Lecture 22 Sakai

Lecture 22 Sakai - Lecture 22 Lecture Respiration...

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Unformatted text preview: Lecture 22 Lecture Respiration Respiration 29 November 2010 29 Ventilation Ventilation Transition from Aquatic to Aerial Ventilation Ventilation Ventilation Ventilation Cycle in Hoplerythrinus Hoplerythrinus Ventilation Ventilation Ventilation Cycle in Hoplerythrinus Hoplerythrinus Ventilation Ventilation Advanced Lung in South American Lungfish (Protopterus) Ventilation Ventilation Ventilation Cycle in Frogs Lithobates catesbeianus Cycle Lithobates After filling its buccal cavity with air, the bullfrog uses positive pressure to force the air into its lungs. Ventilation Ventilation Development of Respiration in L. catesbeianus Development catesbeianus Note the difference in proportions of O2 and CO2 exchanged across the lungs versus the skin in adults. This difference is due to the different solubilities of O2 and CO2 in H2O. Ventilation Ventilation Ventilation in Birds Ventilation Ventilation Ventilation in Crocodilian Reptiles Reptiles (including birds) and mammals draw air into their lungs via a negative pressure pump (in contrast to the positive pressure pump of amphibians). Breathing in Mammals Breathing Breathing in Mammals Breathing Enormous total alveolar surface area provides adequate diffusion area for the exchange of respiratory gases between alveolar air and pulmonary capillary blood. Breathing in Mammals Breathing Breathing in Mammals Breathing Inspiration: Contraction of respiratory muscles → → Increase in thoracic volume → → Decrease in IntraAlveolar Pressure → → Air flow into of the lung This is the causal sequence in pulmonary ventilation. Inspiration requires contraction of the diaphragm and external intercostal muscles. Expiration at rest does not require muscle not contraction. Forced expiration requires contraction of the internal intercostal muscles. Airflow (F) is a function of the pressure Airflow differences between the atmosphere (Patm) and the alveoli (Palv), divided by resistance to airflow (R). Air flows into the lungs when Palv < Patm Air flows out of the lungs when Palv > Patm Breathing in Mammals Breathing FRC > 4VT Alveolar Ventilation Alveolar • Minute ventilation (ml/min) = VT x f – f = frequency of respiration (~ 10-12 breaths/min) – At rest, minute ventilation = 5000 – 6000 ml/min At • Anatomic dead space is the volume of the Anatomic conducting airways conducting – Anatomic dead space volume = 150 ml • Alveolar ventilation = (VT – Vd) x f – ml/min = (ml/breath) x (breaths/min) – Alveolar ventilation = 3500 – 4200 ml/min Alveolar Slow rate of replacement; Stabilization of the composition of alveolar air; Constant diffusion gradient for exchange of O2 and and diffusion CO2. Constant partial pressures of O2 CO and CO2 in pulmonary capillary blood. in Equilibration occurs in first Equilibration 1/3 of pulmonary capillary. Transport of Oxygen and Carbon Dioxide Transport The volumes of respiratory gases exchanged across the respiratory membrane in the lungs is equal to the volumes exchanged across the systemic capillaries. Transport of Transport Oxygen and Carbon Dioxide Partial pressures of respiratory gases equilibrate between alveolar air and pulmonary capillary blood, and between cells of the body and systemic capillary blood. Partial pressures do not change within the arteries and within the veins. Oxygen-Hemoglobin Dissociation Curve Oxygen Transport of Oxygen Transport 0.3 ml of O2 is dissolved in 100 ml of arterial blood Dissolved O2 is a function of PO2 19.7 ml of O2 is covalently bound to hemoglobin in 100 ml of arterial blood Oxygen-Hemoglobin Dissociation Curve Oxygen (Oxyhemoglobin Dissociation Curve) Deoxyhemoglobin Hb + O2 Hb.O2 Hb Oxyhemoglobin (See Figure 23.5, page 589) Changes in Affinity of Hemoglobin For Oxygen Changes Factors that cause right shift: ↑Temperature ↓ pH (Bohr effect) ↑CO2 (carbamino effect) In the transition from rest to exercise, temperature and CO2 production increase, and pH decreases. All of these changes facilitate delivery of O2 from blood into tissues. 50% Saturation 50% P50 Hb > P50 Mb Mb has higher O2 affinity than Hb P50 of hemoglobin Carbon Dioxide Transport Carbon Dissolved in plasma: 5-6% Bound to Hb: 6-8% Bound Hb Bicarbonate: 86-90% Chloride shift Most bicarbonate transported in plasma Carbon Dioxide Transport Carbon Effect of Oxygen on Carbon Dioxide Transport: Haldane Effect Dioxide Oxygen decreases affinity of hemoglobin for carbon dioxide Summary of Oxygen Unloading and Summary Carbon Dioxide Loading in Tissue ...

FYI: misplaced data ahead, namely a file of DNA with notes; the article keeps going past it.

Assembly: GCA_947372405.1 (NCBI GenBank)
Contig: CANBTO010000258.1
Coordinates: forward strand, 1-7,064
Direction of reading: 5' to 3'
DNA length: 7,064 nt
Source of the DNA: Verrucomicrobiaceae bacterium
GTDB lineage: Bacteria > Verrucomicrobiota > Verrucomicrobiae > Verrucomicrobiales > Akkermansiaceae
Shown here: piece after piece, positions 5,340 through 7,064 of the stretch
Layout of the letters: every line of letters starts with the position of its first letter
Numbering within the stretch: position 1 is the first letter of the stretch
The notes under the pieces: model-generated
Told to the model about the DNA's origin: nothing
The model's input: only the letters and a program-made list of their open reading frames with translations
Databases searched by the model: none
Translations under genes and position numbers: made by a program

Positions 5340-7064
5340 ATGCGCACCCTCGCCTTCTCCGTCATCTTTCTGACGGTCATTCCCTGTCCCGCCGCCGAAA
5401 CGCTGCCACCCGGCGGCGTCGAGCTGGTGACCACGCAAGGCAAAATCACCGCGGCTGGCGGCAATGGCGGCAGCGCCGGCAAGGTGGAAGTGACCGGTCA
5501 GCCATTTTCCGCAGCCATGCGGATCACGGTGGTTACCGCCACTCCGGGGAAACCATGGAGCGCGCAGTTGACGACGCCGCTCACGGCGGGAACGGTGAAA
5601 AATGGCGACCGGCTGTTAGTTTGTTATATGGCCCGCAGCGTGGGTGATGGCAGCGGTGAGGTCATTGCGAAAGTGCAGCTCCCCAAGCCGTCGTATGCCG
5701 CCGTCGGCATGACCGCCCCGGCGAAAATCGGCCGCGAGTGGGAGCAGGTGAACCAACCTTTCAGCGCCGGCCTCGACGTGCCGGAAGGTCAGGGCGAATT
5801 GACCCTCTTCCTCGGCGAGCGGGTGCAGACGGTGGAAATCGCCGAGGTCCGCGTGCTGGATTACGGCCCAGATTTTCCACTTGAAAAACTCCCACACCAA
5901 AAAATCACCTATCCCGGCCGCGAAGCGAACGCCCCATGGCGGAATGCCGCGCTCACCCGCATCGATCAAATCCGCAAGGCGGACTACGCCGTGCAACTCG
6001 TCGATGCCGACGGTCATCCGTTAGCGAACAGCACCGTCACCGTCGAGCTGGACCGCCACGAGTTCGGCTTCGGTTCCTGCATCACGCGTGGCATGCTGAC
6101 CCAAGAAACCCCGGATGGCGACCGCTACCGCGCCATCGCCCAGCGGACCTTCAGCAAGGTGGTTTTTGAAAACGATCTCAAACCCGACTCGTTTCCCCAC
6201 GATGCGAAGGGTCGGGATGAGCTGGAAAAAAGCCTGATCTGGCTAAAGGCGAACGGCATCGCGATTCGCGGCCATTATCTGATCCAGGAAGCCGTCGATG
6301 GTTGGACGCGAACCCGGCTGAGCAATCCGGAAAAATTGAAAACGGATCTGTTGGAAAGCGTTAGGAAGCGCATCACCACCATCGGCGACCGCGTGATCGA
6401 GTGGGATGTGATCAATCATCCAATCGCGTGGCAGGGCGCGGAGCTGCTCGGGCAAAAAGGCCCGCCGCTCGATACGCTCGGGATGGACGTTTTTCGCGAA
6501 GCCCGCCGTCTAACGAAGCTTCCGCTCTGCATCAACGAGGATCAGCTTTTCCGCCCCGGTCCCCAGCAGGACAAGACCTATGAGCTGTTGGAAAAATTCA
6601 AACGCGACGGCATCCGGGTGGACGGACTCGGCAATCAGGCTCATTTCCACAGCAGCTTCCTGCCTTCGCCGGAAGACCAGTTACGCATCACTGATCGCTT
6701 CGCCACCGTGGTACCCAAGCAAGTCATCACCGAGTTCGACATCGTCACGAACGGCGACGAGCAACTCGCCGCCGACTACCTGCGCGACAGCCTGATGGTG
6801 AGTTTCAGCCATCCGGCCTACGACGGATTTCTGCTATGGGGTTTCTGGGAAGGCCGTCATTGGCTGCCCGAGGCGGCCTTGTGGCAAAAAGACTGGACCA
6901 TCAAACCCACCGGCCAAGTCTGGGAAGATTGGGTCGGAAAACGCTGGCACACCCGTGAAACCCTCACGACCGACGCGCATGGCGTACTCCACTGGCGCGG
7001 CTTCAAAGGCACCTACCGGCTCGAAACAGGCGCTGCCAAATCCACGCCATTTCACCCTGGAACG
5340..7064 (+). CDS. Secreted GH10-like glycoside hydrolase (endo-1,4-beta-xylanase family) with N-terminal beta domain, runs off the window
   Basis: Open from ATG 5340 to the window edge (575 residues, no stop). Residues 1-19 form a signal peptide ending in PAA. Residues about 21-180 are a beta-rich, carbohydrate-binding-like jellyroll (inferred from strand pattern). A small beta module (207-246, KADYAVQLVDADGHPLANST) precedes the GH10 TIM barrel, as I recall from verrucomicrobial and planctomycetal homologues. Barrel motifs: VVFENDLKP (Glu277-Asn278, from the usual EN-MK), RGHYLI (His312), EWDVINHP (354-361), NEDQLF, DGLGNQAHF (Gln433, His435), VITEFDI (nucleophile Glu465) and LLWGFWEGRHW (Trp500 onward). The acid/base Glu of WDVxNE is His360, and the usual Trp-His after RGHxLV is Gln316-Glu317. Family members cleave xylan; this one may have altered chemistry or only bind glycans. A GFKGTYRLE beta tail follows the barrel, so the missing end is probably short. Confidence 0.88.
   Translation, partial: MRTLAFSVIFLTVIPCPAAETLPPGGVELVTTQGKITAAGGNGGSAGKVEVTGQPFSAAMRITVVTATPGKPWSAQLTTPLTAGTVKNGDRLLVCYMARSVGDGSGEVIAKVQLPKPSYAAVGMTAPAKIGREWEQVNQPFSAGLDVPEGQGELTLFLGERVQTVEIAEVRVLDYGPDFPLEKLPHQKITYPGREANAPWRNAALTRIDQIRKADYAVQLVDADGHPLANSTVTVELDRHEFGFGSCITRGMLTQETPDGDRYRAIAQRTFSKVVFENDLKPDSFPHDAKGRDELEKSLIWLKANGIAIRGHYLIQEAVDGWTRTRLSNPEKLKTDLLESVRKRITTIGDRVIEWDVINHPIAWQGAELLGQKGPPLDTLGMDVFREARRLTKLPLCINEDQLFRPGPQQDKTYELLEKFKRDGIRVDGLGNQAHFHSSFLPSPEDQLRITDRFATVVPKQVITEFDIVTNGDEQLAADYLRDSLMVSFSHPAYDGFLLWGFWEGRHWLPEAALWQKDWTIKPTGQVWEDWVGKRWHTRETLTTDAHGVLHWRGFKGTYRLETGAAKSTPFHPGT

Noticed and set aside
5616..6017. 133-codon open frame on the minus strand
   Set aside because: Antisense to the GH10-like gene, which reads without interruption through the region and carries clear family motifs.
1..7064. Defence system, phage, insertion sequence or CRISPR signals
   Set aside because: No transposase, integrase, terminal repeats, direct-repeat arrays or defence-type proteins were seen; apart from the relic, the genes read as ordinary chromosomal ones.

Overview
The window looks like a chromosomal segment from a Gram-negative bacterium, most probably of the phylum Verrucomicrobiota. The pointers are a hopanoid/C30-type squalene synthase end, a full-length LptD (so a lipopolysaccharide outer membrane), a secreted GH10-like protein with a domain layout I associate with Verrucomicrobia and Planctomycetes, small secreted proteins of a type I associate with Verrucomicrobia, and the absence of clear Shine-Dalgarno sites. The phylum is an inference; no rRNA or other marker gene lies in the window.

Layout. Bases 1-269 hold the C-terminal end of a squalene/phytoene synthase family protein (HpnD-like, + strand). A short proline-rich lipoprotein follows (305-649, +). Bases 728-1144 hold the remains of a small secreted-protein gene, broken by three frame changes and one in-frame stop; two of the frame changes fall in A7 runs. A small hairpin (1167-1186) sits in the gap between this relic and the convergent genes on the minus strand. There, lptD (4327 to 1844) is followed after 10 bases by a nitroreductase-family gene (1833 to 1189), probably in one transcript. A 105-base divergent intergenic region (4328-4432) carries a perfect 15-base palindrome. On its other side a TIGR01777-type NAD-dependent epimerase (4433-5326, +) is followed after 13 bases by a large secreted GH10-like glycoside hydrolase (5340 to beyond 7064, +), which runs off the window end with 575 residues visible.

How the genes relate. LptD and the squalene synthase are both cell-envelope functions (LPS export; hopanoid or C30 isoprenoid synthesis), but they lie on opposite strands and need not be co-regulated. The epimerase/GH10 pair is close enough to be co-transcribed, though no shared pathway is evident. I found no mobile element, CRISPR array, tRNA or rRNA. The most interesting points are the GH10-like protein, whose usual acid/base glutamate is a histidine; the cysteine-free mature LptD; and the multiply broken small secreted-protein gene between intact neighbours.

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This note was uploaded on 04/03/2011 for the course BIO 704:360 taught by Professor John-alder during the Fall '11 term at Rutgers.

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